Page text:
She was appeased, but I was terrified. My six year old had, from a very elementary explanation of black holes managed to hypothesize the same types of cosmological scenarios that doctoral candidates are considering for dissertation work.

I am clearly ill equipped to be her primary educator.

It’s late, and I’m tired, but I have to share some cute kid moments

The mackerdoodle had an assignment for school. Here is the message from her teacher:

“select a stuffed animal from home and make a tag to tie around the animal’s neck. The tag should include your child’s name, the name of the animal, and a true fact/sentence about the animal. An example of the fact/sentence is “A bear has fur.” or “A rabbit has long ears.”

The mackerdoodle chose a koala, then asked me to look up koalas and read it to her. Her card says:

Koala is not a bear. It is a marsupial. 6

I had to help her spell “marsupial”, of course, but Why the six? “Because the baby stays in the pouch for 6 months, but I don’t have enough room to write that, so I wrote 6 so I would remember how many months.”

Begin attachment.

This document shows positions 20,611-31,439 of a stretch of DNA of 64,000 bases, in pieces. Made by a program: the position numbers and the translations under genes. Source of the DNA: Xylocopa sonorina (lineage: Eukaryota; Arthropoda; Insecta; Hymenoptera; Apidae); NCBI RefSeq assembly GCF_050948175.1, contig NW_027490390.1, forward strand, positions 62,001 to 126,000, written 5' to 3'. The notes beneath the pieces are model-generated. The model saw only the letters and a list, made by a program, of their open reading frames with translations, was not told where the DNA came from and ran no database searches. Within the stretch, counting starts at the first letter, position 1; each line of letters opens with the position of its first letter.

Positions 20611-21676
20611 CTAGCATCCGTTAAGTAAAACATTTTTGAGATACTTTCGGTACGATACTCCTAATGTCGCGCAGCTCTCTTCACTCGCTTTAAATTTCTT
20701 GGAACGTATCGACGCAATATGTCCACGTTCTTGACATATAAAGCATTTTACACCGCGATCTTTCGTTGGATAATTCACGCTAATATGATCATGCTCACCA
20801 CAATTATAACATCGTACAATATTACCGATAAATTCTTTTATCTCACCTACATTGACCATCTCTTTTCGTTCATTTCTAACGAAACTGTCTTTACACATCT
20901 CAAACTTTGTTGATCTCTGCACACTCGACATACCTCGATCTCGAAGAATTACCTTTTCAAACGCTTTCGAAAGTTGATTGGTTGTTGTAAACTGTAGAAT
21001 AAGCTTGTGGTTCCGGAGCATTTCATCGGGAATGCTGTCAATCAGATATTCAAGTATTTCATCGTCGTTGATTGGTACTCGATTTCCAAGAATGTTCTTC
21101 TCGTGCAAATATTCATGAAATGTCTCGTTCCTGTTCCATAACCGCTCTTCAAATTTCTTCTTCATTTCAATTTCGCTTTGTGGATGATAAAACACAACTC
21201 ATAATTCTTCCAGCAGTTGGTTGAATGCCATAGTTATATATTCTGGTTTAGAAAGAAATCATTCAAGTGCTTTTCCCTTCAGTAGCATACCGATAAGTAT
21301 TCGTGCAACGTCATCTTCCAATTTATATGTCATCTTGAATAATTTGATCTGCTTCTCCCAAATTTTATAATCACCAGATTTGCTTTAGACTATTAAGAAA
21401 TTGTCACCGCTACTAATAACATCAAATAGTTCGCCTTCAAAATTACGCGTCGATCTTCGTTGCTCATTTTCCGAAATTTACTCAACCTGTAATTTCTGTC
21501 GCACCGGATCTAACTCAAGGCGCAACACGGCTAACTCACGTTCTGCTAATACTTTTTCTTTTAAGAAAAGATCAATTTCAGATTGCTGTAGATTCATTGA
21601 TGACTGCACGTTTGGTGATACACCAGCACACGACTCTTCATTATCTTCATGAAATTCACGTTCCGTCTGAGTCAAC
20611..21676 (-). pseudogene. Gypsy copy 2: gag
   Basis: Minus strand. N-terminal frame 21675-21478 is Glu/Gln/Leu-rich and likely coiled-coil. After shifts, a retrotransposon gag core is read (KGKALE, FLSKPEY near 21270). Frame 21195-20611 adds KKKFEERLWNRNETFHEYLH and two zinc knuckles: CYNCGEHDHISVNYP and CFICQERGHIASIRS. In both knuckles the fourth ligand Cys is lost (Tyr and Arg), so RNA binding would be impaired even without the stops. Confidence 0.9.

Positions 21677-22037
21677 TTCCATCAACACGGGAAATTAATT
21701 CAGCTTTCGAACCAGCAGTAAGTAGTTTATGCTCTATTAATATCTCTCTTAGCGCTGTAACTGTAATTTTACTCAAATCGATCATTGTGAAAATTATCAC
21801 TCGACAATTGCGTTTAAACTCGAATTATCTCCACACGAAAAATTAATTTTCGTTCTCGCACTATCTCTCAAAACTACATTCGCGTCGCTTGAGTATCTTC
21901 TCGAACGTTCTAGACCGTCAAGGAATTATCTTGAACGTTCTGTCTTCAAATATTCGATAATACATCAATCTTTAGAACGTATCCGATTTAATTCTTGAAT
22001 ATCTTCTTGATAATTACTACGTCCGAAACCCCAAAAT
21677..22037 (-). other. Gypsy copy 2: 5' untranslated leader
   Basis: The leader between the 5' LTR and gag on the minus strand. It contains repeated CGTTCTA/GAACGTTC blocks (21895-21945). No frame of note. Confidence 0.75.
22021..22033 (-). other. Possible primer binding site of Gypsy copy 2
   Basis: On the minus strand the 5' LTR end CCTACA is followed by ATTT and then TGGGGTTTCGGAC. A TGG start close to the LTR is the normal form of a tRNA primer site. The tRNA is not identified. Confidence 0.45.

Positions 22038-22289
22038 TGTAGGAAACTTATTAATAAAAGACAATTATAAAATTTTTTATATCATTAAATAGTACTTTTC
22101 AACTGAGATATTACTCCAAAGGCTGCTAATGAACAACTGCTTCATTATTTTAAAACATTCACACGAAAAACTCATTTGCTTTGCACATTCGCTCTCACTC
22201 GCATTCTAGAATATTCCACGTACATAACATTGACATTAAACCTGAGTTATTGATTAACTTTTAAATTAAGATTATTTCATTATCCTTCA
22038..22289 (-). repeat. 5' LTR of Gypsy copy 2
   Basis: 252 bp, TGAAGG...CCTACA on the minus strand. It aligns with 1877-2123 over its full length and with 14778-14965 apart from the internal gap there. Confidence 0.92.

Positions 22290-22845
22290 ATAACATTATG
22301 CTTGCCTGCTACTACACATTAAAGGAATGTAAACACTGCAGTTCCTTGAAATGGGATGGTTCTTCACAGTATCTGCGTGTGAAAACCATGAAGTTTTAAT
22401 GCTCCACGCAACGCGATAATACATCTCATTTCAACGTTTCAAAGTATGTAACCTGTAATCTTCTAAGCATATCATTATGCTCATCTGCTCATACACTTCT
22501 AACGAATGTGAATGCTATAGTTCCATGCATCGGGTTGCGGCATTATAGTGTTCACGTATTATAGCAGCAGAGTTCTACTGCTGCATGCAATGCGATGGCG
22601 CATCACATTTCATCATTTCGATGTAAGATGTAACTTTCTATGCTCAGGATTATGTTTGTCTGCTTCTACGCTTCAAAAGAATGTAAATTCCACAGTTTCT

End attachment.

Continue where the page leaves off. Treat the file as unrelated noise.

In family worship, the children each take turns praying. The snickerdoodle, being only 2, is learning through repetition after us. We are praying for people in our church, and we ask the children to pray that they would (a) love The Lord, (b) love His church and (c) grow in grace. Today the snickerdoodle’s prayer went like this.

Me: Dear God. Snickerdoodle: God
Me: thank you for. Snickerdoodle: tantoo for
Me: [family name]. Snickerdoodle: [family name]
Me: please help them. Snickerdoodle: hep dem
Me: to love you. Snickerdoodle: wuv me
Me: um. Love Jesus. Snickerdoodle: and wuv Jesus. Amen.